Different classes of nanoparticles used in PRS. Figure created in Microsoft Powerpoint

Translating nanotechnology products for medical use is regulated by the Food and Drug Authority (FDA) [24]. The preclinical efficacy, toxicity, and safety profile of the drug and its physiochemical properties are compiled into an Investigational New Drug (IND) for application to the FDA. Upon approval as an IND, a human trial can ensue. As with other drug products, the human trial has several phases: Phase 1 (dosing toxicity, excretion in health subjects), Phase II (safety, efficacy of a larger group of patients with illness), and Phase III (multi-center, randomized, placebo-controlled). After successful Phase III trials, a New Drug Application (NDA) can then be filed with the FDA for marketing. Phase IV, or post-marketing trials, can also be performed as deemed necessary by the FDA and other clinicians. The process from conception to human use might take 10–15 years and may cost 1 billion USD for the new drug [24]. Translation of nanotechnology products into medical practice incurs some challenges. Safety and medical issues should be investigated appropriately using preclinical toxicology and patient safety trials before they are ultimately approved for commercial use.

The nanoparticle-based delivery system

Implants and cancer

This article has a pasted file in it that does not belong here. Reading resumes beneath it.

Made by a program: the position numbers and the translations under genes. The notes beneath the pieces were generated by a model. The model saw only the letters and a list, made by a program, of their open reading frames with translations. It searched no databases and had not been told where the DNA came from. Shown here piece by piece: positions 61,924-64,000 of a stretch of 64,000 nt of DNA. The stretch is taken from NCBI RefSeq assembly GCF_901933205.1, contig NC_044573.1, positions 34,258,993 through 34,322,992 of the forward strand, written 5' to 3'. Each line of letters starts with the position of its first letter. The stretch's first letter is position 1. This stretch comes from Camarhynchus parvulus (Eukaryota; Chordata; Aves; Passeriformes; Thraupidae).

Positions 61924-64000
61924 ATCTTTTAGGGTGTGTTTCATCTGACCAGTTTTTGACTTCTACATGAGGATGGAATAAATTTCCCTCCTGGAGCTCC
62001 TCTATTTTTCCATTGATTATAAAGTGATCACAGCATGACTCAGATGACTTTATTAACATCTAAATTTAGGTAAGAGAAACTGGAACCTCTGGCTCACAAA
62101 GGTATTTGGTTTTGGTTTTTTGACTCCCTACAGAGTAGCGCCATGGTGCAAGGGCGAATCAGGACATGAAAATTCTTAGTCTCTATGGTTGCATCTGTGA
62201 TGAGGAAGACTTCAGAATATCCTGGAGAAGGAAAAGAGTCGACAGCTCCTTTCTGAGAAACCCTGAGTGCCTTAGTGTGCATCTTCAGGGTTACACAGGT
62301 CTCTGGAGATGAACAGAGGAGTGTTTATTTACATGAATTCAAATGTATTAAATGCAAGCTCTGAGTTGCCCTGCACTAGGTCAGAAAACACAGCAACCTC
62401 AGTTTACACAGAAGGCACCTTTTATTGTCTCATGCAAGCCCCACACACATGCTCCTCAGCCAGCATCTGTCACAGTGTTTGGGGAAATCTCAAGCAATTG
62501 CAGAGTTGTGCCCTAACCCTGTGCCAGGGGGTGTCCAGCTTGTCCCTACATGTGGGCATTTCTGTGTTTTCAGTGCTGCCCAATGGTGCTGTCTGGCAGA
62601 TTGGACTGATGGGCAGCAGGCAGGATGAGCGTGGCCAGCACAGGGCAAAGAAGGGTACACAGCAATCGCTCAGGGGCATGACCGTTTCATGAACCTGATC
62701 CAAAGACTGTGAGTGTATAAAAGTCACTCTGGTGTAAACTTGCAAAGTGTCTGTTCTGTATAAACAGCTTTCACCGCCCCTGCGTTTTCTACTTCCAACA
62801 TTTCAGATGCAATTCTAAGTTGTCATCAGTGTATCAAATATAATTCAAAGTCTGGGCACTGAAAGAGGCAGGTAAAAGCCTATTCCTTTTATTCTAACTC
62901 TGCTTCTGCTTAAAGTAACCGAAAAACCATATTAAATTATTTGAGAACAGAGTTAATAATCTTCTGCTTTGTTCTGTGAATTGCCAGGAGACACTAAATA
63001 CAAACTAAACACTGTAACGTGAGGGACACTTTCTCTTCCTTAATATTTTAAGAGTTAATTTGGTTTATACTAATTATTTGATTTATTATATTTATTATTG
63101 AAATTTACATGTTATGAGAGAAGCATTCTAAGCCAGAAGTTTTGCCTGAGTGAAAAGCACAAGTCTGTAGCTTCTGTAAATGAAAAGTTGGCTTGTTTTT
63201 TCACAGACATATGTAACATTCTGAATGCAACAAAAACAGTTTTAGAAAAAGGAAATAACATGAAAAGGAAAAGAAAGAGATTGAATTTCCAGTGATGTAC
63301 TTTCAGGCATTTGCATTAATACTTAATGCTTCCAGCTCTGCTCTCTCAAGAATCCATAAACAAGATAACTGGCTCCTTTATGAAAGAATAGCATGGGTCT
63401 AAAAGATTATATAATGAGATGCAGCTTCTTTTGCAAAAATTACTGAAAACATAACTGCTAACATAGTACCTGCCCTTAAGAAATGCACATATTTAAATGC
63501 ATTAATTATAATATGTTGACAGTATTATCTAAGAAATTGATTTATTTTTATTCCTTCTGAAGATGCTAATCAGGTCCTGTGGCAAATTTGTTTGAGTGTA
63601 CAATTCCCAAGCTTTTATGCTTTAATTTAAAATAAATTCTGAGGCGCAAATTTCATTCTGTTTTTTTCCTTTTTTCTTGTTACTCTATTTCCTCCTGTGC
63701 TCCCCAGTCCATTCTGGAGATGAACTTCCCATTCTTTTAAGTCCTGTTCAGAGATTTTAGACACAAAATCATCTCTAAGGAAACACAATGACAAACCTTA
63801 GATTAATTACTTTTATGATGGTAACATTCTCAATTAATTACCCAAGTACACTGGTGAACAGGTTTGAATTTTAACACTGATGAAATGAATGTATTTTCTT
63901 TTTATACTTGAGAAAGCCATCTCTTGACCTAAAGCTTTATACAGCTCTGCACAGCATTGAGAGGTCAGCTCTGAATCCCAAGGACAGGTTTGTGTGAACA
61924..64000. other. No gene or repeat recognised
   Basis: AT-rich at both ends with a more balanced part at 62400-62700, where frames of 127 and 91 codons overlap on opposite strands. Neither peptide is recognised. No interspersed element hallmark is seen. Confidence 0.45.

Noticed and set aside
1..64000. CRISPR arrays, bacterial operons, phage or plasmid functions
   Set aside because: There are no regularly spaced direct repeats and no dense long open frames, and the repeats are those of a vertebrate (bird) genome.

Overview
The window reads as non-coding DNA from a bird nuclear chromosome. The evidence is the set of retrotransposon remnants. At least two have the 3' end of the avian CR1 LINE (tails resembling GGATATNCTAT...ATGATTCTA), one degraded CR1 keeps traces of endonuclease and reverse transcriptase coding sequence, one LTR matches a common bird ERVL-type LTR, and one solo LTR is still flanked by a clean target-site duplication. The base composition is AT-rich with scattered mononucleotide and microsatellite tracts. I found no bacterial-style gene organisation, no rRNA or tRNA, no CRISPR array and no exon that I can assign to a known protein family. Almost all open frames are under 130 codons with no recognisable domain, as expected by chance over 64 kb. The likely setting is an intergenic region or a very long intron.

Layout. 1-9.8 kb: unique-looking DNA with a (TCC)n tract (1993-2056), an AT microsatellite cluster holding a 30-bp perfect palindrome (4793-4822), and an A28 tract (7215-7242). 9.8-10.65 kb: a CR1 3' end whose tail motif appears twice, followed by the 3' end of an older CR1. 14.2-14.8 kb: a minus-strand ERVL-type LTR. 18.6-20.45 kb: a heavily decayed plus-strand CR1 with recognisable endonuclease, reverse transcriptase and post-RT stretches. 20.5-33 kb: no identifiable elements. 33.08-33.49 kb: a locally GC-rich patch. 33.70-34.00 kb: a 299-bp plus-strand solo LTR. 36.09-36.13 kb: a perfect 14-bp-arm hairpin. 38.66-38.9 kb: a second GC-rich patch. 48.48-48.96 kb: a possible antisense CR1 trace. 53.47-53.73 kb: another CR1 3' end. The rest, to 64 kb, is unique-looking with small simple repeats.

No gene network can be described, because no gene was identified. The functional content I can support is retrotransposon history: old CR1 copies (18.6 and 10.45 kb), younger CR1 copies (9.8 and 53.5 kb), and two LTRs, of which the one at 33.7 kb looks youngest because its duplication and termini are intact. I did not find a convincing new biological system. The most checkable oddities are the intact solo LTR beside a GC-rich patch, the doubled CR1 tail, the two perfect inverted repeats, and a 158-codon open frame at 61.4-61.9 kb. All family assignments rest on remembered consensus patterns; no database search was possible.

Nanoparticles can make highly selective chemotherapeutic treatment possible by targeting tumors based on their cell surface receptors [21]. In a study by Chen et al. [25], anisamide-targeted nanoparticles were used to systemically deliver c-Myc siRNA into the cytoplasm of B16F10 murine melanoma cells. This nanoparticle formulation targets the sigma receptors found in a melanoma cell. The nano therapy effectively showed suppression of c-Myc expression, partial inhibition of tumor growth, and sensitization of the melanoma cells to paclitaxel resulting in complete inhibition of tumor growth. Additionally, it showed significant inhibition of the growth of the MDA-MB-435 tumor, a metastatic human breast cancer model [25]. In a recent study by Evans et al. [26], the authors formulated and evaluated the therapeutic gene silencing in a three-dimensional (3D) prostate cancer bone metastasis model using anisamide-targeted amphiphilic cyclodextrin nanoparticles by similarly targeting the overexpressed sigma receptor on the surface of prostate cancer cells. Results showed that the targeted nanoparticles showed significantly higher levels of Polo-Like Kinase 1 (PLK1) mRNA knockdown compared to the non-targeted control nanoparticles [26]. PLK1 is a cell cycle key regulator known to be overexpressed in prostate cancer cells and correlated to poor patient outcomes [27].